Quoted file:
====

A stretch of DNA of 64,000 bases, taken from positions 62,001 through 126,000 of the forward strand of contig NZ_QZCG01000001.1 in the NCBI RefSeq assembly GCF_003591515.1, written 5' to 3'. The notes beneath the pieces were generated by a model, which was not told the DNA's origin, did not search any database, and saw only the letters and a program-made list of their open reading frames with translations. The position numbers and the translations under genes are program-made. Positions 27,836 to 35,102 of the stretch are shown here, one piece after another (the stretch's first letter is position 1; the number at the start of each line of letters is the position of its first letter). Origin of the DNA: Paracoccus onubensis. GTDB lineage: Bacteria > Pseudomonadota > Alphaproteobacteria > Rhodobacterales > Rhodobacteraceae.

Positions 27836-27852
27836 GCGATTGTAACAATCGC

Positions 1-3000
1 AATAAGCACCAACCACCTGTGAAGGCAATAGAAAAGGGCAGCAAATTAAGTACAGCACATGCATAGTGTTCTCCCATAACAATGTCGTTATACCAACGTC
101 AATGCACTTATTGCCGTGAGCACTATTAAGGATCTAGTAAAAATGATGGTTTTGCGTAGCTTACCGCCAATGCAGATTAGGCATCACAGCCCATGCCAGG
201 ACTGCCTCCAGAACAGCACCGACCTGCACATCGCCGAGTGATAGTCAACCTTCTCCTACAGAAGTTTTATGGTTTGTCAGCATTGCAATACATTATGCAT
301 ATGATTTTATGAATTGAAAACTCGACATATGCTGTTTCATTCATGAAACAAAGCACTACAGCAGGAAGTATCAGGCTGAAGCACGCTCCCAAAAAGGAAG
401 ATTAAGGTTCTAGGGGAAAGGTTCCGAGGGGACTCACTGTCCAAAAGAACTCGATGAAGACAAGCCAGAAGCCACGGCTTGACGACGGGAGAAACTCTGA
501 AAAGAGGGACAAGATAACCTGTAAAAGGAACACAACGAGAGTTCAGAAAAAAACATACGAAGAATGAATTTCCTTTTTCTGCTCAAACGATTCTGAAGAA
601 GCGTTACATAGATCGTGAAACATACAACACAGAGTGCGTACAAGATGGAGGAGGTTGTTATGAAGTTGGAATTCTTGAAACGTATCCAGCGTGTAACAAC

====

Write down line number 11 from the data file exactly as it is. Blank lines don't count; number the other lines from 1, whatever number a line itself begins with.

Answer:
601 GCGTTACATAGATCGTGAAACATACAACACAGAGTGCGTACAAGATGGAGGAGGTTGTTATGAAGTTGGAATTCTTGAAACGTATCCAGCGTGTAACAAC